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Overnight Stop at Strasbourg, France – Day 47
Wednesday 16th September 2009 – France
I started the day with breakfast which was included, and checked out. The bus stop was only around the corner from the hostel so it wasn’t far to lug my gear. While waiting I spoke to one of the girls who was also waiting for the bus, and was also at the previous hostel that I was in. I was ready to leave Luxembourg now, and move on to other places.
Once in Luxembourg city again, I made my way to the station and waited briefly for the train to arrive. It wasn’t very busy so I had a lot of room to spread my things. As we set off, a horde of police and customs people filed there way down the aisle, checking passports and bags etc. One look at mine and the lady just said it was OK, and didn’t bother to search it. The rest of the trip was hassle free and gave me the chance to relax a little.
I arrived in Strasbourg, in France, as it was on the way to Switzerland, my next destination. I got my tickets for Switzerland and popped into the tourist office for guidance to the hostel. At this point I posted some postcards, then got on the correct train to a place called ‘Jardin de deux rives’. Once I got off the bus, I couldn’t work out in which direction I should be going, and once I turned back to back track, having realised I was on the wrong path, I saw the signs for the hostel and had to walk a fair way down a long road by the river to get to it.
I checked into a room with 2 other beds, and with a toilet and shower, it looked really nice. They didn’t have WI-FI so I couldn’t make any further bookings at this point. I tried to get some food from the vending machines, but they weren’t accepting money it seemed, so I went on a walk over the river find a food place.
I didn’t find anywhere to get any food, but I did notice the fact that one side of the river was France, the other was Germany. It was weird to see shops on one side in one language, and just over the bridge they were in a completely different language. I went back into the French side, and carried on searching for food. It was a bit blowy by now, although not cold. As I walked along, a couple of guys started circling me on their bikes talking in French I told them I was English and didn’t understand them, which was probably a bad idea, because then they started shouting at me. Others from a nearby corner started gesturing at me, and spitting in my direction, and I did my best to just ignore them. But as others walked towards me I figured it was an idea to get the hell out of there, so I crossed the road and headed back. They were shouting in my direction until I was out of sight.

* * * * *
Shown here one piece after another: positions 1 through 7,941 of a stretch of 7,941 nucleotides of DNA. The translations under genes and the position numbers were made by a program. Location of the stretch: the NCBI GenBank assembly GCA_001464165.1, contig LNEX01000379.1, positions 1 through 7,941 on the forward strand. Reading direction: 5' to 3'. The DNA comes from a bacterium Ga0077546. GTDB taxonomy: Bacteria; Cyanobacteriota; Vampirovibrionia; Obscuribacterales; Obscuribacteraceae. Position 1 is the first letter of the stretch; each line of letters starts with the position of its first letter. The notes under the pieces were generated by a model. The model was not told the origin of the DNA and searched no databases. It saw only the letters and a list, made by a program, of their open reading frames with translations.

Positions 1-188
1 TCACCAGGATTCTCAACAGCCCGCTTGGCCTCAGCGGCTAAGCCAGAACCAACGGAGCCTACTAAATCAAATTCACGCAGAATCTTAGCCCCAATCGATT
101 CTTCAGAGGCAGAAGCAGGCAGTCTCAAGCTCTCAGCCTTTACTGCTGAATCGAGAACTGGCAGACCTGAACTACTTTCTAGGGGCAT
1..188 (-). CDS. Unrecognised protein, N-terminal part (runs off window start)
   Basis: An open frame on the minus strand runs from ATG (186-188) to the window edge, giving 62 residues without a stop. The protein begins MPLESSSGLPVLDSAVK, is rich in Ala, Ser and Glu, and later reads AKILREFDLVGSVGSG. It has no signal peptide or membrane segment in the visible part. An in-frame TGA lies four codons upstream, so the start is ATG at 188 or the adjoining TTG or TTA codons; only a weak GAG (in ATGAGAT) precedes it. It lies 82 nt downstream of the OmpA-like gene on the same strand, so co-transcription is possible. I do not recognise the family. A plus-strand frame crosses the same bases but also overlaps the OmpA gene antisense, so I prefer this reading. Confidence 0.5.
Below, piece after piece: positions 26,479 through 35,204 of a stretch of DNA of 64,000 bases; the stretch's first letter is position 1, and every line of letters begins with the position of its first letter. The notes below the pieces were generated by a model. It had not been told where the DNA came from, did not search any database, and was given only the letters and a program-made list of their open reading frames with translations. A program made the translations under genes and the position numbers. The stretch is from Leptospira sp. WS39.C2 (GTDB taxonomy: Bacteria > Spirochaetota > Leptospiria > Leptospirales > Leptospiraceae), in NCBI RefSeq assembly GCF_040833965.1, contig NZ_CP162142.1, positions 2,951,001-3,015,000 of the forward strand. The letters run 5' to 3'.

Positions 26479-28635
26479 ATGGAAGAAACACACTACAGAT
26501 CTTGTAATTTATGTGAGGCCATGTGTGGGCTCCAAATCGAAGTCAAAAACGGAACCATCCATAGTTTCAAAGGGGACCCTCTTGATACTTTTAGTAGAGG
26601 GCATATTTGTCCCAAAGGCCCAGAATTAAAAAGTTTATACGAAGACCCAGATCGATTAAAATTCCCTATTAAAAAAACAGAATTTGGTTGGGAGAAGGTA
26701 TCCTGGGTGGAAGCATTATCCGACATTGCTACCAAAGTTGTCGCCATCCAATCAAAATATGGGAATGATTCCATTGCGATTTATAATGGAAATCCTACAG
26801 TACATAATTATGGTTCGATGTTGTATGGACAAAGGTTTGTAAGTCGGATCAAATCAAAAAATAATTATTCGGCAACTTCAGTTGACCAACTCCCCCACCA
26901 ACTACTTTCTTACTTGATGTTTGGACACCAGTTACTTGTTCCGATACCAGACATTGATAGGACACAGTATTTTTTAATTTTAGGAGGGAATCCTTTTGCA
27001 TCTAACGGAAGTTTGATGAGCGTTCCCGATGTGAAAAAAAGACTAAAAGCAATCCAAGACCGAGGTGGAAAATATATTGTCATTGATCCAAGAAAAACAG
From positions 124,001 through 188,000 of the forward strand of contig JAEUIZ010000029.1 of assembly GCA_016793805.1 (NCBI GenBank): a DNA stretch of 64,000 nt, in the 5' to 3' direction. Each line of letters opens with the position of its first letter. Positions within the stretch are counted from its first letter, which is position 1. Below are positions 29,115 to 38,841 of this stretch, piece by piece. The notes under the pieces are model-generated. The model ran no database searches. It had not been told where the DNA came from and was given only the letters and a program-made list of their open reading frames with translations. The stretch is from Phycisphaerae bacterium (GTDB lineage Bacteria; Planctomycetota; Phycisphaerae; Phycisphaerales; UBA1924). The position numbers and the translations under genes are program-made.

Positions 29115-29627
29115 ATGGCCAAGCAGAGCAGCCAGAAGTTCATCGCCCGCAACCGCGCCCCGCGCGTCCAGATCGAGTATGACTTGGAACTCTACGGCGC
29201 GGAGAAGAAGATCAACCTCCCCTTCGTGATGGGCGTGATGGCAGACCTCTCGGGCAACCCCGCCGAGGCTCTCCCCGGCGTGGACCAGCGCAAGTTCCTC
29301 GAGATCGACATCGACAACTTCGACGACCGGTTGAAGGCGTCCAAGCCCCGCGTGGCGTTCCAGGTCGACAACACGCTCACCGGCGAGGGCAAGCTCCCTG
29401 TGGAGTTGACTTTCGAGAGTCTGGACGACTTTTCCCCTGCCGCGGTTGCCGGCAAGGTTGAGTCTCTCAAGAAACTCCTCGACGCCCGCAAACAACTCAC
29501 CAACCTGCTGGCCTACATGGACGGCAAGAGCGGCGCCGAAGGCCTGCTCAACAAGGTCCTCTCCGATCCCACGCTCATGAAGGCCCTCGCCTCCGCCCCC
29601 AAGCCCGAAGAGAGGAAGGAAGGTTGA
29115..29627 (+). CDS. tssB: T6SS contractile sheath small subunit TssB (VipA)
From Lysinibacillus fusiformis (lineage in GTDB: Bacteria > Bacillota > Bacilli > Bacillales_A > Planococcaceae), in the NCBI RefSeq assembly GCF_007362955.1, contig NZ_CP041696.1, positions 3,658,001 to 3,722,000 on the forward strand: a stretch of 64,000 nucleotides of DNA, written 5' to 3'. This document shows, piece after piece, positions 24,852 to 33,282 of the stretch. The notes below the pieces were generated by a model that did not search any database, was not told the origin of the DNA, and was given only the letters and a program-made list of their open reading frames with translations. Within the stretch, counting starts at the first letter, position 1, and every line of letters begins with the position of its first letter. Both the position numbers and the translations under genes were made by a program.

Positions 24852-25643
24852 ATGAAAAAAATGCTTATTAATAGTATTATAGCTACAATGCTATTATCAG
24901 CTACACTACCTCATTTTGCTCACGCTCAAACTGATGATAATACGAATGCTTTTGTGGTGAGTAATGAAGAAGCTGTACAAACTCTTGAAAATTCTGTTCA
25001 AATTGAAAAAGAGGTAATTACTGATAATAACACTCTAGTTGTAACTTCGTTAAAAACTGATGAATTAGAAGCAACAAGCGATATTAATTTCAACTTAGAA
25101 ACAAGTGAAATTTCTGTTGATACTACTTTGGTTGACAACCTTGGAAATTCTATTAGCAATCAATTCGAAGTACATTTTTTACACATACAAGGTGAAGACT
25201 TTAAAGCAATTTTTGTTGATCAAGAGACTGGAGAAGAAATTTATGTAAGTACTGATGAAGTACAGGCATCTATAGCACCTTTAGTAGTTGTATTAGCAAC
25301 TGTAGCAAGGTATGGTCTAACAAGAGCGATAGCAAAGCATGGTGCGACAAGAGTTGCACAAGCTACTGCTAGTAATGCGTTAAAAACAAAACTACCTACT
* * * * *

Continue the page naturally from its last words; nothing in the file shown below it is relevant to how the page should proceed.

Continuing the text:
My search for food had drawn a blank, and I was a little more convinced that the French hate the English, if I needed any convincing. So I made for the hostel, and just got a snack from another vending machine. It was gone 4pm by now, and dinner was at 7pm, so I thought I may as well just wait, save some money in the mean time.
Back in the room, I was surprised I was still the only one inhabiting there. I used the opportunity to rest myself, then took my partially rested self down stairs for a go on the big, metal Internet machines. Each button had to be pressed with some authority for it to register, and being a French keyboard, it was hard to figure out the layout. It had short cut buttons for ‘@’ and ‘.com’, which was useful. But for me it actually took longer, because I would begin to type it out manually, then realise there was a short cut button, so would wipe out what I had already written, and use the button, crazy! Once I’d done all I could in terms of booking ahead some hostels – most were booked up now as much as 5 days ahead – I then used my ticket to grab my evening meal.
It wasn’t much but at least it was a meal. The service was OK, that is until they found out I was English, then they didn’t smile at or talk to me any more. The hostel was overrun by college students and the noise was deafening in the canteen. The noise level cut sharply as the trolley carrying all the plates the students had used, toppled onto the floor, smashing each and every one. Not surprising as the stack resembled a giant jenga tower made of porcelain, yet they still kept stacking. I had to smile, but I bet it was less than funny for the staff who were there that night.
With the fun and games over, belly adequately satisfied, I headed back to my still unoccupied room. I wondered if I would have the room to myself tonight.
I completed my usual routine of getting the next days things ready, set my alarm and readied myself for bed. To my joy I had the room to myself, toilet and shower and lots of room, lucky me 🙂
Written by Daniel Stevens,
Founder of Roundtheworldtrip.org.
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